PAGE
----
The web is a diverse platform, but that diversity impacts usability and user experience. We explore the case for an open source design system for the entire web.
Unlike mobile applications, the web has no set design guidelines to which a designer can refer. Instead, each web project tends to be a blank canvas. There are frameworks like Material, Bootstrap, and others which provide a base, but no set guidelines which span the web as a whole.
[pullquote]Design systems ensure consistency between apps, resulting in a more cohesive product[/pullquote]
The lack of a set design system for the web is due to its open source nature, and lack of ownership. No company or organization has the power to enforce guidelines or standards. The closest anything or anyone comes to impacting the way we design is Google, who can affect your search rankings based on factors such as user experience, responsiveness, and code structure. On the other hand, mobile operating systems like iOS and Android have the power to enforce certain application structures, user experience practices, and standards. Design systems ensure consistency between apps, resulting in a more cohesive product, and one that is easier to use and understand for the end user. It also enhances performance and optimization, as well as accessibility.
Despite such a defined set of guidelines in both cases of iOS and Android, designers still find ways to differentiate through aspects like color, layout, and design details. In these circumstances it’s still entirely possible to achieve outstanding and unique designs which still fall within the guidelines.
Conversely, the web is an absolute blank canvas. There is the ability to take a design and user experience in any direction desired. On one hand, it’s what makes the web so attractive, diverse, and abundant. On the other hand, it can lead to a confusing experience for many people: one that is highly inaccessible, inconsistent, and uses a variety of sub-optimal and dark user experience practices.
The case of iOS and Android show just how rich and diverse a digital product or ecosystem can be, even under such regulation and moderately-strict guidelines.
This poses the question of whether a set of open source guidelines should be introduced for the entire web. Whether it comes from W3C, is a unified effort between major browsers, or is devised by a group of designers, it could improve the web for all. There would still be great scope for producing unique designs, while ensuring the web reaches much more acceptable levels of accessibility and usability as a whole. Designers and user experience professionals could contribute to this as an open source project, pushing forward the progress of the entire web.
It’s not just web applications this system should apply to. Whether it’s a blog, portfolio, landing page, or wiki, they are all still usable products. They still require important user experience considerations such as accessibility, navigation, color practices, and typography scales. Many companies consider such aspects, while many ignore them either through choice, misjudgement, or lack of consideration. It’s an area which is so fragmented under the current system, and does not work appropriately for everyone. That includes those with a disability, visual impairment, or lack of familiarity with computers and the web. These users should be designed for first.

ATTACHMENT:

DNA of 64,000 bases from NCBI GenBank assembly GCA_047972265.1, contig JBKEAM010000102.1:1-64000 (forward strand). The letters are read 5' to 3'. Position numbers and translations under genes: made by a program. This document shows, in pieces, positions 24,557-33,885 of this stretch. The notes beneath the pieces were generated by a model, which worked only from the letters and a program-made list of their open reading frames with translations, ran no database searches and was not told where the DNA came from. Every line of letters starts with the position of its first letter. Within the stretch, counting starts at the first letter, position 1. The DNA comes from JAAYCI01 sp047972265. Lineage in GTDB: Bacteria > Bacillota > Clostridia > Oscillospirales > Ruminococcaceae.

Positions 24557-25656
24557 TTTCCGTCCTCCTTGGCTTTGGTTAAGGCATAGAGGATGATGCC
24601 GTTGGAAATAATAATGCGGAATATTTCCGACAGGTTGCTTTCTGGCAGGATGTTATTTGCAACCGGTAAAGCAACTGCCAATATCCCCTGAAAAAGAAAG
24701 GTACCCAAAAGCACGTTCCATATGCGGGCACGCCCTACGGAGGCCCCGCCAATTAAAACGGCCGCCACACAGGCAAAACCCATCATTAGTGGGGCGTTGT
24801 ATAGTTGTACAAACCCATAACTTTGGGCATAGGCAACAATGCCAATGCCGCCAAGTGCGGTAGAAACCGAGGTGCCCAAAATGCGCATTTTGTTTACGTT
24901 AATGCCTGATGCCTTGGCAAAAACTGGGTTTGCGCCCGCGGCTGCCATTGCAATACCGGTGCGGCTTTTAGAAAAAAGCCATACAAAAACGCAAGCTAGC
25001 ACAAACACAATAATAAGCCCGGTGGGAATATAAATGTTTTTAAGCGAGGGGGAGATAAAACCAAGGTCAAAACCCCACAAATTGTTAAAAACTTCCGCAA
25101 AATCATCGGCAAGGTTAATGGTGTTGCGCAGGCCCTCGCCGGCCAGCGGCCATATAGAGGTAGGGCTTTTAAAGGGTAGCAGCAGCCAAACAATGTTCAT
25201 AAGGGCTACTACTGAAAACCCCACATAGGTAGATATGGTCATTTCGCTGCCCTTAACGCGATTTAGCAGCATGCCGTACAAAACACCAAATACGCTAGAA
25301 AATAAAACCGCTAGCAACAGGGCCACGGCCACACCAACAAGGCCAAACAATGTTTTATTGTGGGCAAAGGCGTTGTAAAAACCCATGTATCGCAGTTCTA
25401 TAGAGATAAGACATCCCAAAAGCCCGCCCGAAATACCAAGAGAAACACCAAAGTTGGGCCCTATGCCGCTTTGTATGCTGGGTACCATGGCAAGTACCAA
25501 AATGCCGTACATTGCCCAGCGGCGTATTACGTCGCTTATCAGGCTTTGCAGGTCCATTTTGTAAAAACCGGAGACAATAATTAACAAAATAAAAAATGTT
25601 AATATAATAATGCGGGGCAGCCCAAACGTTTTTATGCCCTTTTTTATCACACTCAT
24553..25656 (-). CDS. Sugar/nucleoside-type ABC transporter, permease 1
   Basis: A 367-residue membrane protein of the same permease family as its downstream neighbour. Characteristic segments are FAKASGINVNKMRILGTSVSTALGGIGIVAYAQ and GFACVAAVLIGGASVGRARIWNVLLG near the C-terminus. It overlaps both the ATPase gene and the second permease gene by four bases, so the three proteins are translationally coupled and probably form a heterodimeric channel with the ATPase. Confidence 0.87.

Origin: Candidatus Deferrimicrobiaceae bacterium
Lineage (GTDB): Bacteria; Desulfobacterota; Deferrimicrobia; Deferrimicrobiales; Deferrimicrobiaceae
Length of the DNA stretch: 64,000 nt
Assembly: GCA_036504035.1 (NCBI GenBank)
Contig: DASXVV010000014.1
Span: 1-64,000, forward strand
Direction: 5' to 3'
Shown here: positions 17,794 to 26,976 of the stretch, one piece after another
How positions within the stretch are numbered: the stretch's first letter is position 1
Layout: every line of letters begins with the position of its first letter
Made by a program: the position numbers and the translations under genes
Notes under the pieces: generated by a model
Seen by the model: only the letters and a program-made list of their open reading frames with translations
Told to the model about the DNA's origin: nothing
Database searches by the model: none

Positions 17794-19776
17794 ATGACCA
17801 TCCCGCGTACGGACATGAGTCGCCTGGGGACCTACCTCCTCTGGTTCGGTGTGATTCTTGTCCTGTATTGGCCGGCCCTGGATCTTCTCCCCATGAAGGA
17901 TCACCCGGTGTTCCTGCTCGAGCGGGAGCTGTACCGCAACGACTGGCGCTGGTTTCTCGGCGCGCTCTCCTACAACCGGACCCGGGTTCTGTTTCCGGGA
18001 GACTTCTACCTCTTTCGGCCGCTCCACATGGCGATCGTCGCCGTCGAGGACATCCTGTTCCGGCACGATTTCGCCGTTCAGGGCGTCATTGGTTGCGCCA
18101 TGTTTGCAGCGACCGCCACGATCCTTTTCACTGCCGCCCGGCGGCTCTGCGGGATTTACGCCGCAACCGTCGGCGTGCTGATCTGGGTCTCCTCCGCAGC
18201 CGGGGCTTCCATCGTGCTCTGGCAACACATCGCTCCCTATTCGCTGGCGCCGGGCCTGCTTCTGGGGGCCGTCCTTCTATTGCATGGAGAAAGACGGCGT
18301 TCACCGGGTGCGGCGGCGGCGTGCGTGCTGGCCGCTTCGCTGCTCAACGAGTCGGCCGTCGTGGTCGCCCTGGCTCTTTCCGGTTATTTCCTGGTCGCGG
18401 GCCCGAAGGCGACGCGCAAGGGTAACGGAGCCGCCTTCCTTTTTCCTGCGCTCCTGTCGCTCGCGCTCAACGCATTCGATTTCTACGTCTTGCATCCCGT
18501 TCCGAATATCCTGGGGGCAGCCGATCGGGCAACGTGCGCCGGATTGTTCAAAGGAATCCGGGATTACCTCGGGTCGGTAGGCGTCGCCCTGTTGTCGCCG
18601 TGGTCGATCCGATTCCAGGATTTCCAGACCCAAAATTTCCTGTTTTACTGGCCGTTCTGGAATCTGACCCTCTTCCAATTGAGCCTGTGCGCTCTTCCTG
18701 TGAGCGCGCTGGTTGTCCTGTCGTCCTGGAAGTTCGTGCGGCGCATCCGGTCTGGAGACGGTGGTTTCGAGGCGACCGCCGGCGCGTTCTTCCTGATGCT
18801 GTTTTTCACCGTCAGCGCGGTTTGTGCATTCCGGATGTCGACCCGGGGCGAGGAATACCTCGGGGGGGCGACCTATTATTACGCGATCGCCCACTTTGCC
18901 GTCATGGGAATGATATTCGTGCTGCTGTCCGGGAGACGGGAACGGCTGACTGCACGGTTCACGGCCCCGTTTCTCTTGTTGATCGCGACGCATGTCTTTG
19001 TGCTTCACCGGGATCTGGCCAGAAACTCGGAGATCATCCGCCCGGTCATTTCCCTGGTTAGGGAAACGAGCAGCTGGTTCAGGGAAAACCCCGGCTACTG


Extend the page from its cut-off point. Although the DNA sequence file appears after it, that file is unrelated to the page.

As it stands, the primary consideration is often the design visuals: making something impressive, unique, and eye-catching. Often this desire to differentiate can lead to oversights with user experience, and design choices like unique navigation solutions which are confusing and unfamiliar to most.
Google is a prime example of a company who have developed a set of guidelines and applied them with absolute consistency across mobile and web. Whether you switch from Google Keep on iPhone, to Google Drive on the web, the user experience and design elements remain consistent. Then when switching between products on the web like Play Store or YouTube, it again remains consistent.
This ease of use and transition from one product or site to another should be a model to follow for others. It puts the user first, making for an entirely accessible and understandable experience. Google is beginning to take this even a step further, as they introduce Android apps and web-based equivalents that work at desktop size. With products like Chromebooks, it makes the transition between devices even more seamless.
[pullquote]The closer we can get to a cohesive design system across the web…the better it will be…for all parties involved[/pullquote]
The closer we can get to a cohesive design system across the web as a whole, the better it will be in the long run, for all parties involved. This means having systems span much further than just one company.
IBM or Airbnb may perfect their design systems to the nth degree and apply them with excellent consistency. However, as soon as a user switches to another product or service, their design system is likely to be wholly different, from typography and layout, to navigational practices. That’s why it needs to be looked at as an issue from further afar. And apps are the closest example we have to how successful this can be as a means to improve the everyday lives of users.
I'm Ben, a Product Designer from the United Kingdom. You can visit my website or follow me on Dribbble.